For the past seven years the only constant seems to have been change, and while change was absolutely necessary, the scale and the scope of what the industry has been through can be truly appreciated by reading a document produced by the FPA – to see it summarised like this is simply astonishing.
Maybe that’s what the government had in mind when it floated (and then sank) the “continuity and change” slogan it apparently lifted from the TV series Veep.
Opponents of the idea of a royal commission argue that ASIC already has “all the powers it needs” or equivalent powers to a royal commission to identify and prosecute wrongdoers. ASIC may have the powers, but it hasn’t necessarily had the resources. It needs what it’s been given – and possibly considerably more – desperately. In truth it’s no better funded now than it was a few years ago, but it’s better funded today than it was at the start of the week.
A parallel with pigeons?
Thinking through the perceived failure of the regulator in financial planning, and the role of a profession in protecting consumers, a friend came to mind who used to keep pigeons. For a while, he had an issue with foxes or cats or something – it might have been rats – getting into the loft and killing birds.
He had an old dog. The older it got the slower it got, and the more teeth it lost. It was not good at protecting the loft, nor even at sounding the alarm when danger presented. No one blamed it; it was old and toothless, after all. But even when he got a young and unfeasibly energetic puppy, the rate of pigeon mortality didn’t really change much.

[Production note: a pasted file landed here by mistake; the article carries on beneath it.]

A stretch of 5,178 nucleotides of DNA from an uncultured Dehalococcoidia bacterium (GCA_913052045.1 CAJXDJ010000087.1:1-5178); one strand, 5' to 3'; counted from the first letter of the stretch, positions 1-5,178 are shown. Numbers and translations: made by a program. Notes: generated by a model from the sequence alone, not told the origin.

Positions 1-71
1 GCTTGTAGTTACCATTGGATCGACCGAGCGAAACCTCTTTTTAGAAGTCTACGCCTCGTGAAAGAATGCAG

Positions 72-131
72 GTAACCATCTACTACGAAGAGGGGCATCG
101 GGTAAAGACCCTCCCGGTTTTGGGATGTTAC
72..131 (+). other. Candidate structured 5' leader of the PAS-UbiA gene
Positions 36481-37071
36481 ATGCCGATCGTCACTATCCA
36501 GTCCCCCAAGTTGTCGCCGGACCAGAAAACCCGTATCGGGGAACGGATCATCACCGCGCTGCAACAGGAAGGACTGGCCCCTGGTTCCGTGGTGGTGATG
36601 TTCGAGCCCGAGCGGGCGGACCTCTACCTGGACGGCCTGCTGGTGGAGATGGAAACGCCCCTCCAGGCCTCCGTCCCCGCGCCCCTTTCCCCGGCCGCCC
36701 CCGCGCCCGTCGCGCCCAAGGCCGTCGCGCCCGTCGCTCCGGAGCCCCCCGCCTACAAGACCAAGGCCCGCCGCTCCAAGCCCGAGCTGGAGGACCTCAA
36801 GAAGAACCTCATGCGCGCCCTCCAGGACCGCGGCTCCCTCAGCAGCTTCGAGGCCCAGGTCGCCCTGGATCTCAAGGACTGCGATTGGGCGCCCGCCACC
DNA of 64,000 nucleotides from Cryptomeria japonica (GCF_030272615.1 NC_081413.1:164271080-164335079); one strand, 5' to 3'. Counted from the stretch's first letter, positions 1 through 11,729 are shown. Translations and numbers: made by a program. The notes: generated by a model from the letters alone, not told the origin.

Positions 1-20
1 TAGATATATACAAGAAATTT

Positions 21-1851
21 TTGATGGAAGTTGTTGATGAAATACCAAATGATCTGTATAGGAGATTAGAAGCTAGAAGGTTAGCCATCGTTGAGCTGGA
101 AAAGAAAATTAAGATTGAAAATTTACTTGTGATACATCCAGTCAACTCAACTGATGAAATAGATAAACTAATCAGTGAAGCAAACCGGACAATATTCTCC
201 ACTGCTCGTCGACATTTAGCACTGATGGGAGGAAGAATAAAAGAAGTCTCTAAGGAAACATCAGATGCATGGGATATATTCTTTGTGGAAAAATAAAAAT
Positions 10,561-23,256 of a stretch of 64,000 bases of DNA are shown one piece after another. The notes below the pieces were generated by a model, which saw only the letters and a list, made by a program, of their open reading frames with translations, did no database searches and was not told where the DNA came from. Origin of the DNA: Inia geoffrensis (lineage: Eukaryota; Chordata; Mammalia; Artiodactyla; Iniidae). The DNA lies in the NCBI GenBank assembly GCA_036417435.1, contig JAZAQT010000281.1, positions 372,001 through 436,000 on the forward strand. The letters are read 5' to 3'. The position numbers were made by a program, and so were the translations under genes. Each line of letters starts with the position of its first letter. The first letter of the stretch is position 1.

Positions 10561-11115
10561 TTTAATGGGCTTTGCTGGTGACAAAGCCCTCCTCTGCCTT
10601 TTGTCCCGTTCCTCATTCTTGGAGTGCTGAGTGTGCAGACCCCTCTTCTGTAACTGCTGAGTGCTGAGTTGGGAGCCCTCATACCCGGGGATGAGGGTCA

What made the biggest difference was when he had the idea of setting up a motion-sensitive light system on a timer. It meant that after the pigeons had gone inside to roost (or whatever pigeons do at night – play poker, possibly), powerful floodlights would go on if there was motion nearby.
The role of the profession – and “profession” means not only the associations and those who lead them, but each and every individual practitioner who has signed up to professional and ethical standards and who wants to be seen in that light – is to be a kind of motion sensor and floodlight system.
If we think of the pigeons as consumers (which seems appropriate), the foxes, cats or rats as unscrupulous service providers (and you can choose for yourself which creature represents financial planners) and the old dog as the regulator, then the motion-detector-and-floodlight system can be thought of as professionalism and self-regulation. Sort of. It’s a tortured analogy.
Individual obligations and duties
The role that individual professional responsibility and obligations must play in protecting consumers and in policing behaviour cannot be understated. And ultimately, the role of a profession and of its practitioners must be considered when framing an appropriate consumer protection framework. So far, the role of the profession has not featured.
If more individual planners recognised and took seriously their professional duties and obligations, calling out bad behaviour – either by peers or, in some cases, by employers – then over time it might become the norm to ask what the profession can do, rather than continuing to assume it needs ever-more regulation and external policing.